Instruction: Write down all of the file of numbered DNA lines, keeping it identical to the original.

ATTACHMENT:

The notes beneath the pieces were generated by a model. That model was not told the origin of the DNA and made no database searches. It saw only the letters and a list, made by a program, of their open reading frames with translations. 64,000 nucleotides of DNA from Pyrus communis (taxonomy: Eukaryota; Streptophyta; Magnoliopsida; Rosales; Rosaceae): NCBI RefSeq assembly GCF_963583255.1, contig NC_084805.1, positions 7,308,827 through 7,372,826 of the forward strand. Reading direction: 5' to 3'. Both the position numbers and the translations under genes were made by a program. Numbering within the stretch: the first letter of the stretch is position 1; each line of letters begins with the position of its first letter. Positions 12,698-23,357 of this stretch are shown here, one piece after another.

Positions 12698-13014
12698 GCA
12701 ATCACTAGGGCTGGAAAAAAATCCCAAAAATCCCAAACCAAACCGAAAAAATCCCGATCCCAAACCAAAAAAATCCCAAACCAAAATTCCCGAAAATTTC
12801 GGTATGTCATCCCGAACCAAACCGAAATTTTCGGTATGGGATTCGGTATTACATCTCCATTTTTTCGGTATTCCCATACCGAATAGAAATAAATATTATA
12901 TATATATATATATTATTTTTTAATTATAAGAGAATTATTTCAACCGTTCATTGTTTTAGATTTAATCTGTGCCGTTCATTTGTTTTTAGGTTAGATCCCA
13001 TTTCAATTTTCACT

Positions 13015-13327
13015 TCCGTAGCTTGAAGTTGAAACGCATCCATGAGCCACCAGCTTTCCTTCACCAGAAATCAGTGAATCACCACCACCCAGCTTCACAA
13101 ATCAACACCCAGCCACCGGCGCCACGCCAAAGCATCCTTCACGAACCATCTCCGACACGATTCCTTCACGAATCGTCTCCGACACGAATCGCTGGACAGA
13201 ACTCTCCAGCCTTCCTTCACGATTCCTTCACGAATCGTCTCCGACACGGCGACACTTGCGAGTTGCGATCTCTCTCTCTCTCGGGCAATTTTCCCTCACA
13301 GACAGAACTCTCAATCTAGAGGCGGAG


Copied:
The notes beneath the pieces were generated by a model. That model was not told the origin of the DNA and made no database searches. It saw only the letters and a list, made by a program, of their open reading frames with translations. 64,000 nucleotides of DNA from Pyrus communis (taxonomy: Eukaryota; Streptophyta; Magnoliopsida; Rosales; Rosaceae): NCBI RefSeq assembly GCF_963583255.1, contig NC_084805.1, positions 7,308,827 through 7,372,826 of the forward strand. Reading direction: 5' to 3'. Both the position numbers and the translations under genes were made by a program. Numbering within the stretch: the first letter of the stretch is position 1; each line of letters begins with the position of its first letter. Positions 12,698-23,357 of this stretch are shown here, one piece after another.

Positions 12698-13014
12698 GCA
12701 ATCACTAGGGCTGGAAAAAAATCCCAAAAATCCCAAACCAAACCGAAAAAATCCCGATCCCAAACCAAAAAAATCCCAAACCAAAATTCCCGAAAATTTC
12801 GGTATGTCATCCCGAACCAAACCGAAATTTTCGGTATGGGATTCGGTATTACATCTCCATTTTTTCGGTATTCCCATACCGAATAGAAATAAATATTATA
12901 TATATATATATATTATTTTTTAATTATAAGAGAATTATTTCAACCGTTCATTGTTTTAGATTTAATCTGTGCCGTTCATTTGTTTTTAGGTTAGATCCCA
13001 TTTCAATTTTCACT

Positions 13015-13327
13015 TCCGTAGCTTGAAGTTGAAACGCATCCATGAGCCACCAGCTTTCCTTCACCAGAAATCAGTGAATCACCACCACCCAGCTTCACAA
13101 ATCAACACCCAGCCACCGGCGCCACGCCAAAGCATCCTTCACGAACCATCTCCGACACGATTCCTTCACGAATCGTCTCCGACACGAATCGCTGGACAGA
13201 ACTCTCCAGCCTTCCTTCACGATTCCTTCACGAATCGTCTCCGACACGGCGACACTTGCGAGTTGCGATCTCTCTCTCTCTCGGGCAATTTTCCCTCACA
13301 GACAGAACTCTCAATCTAGAGGCGGAG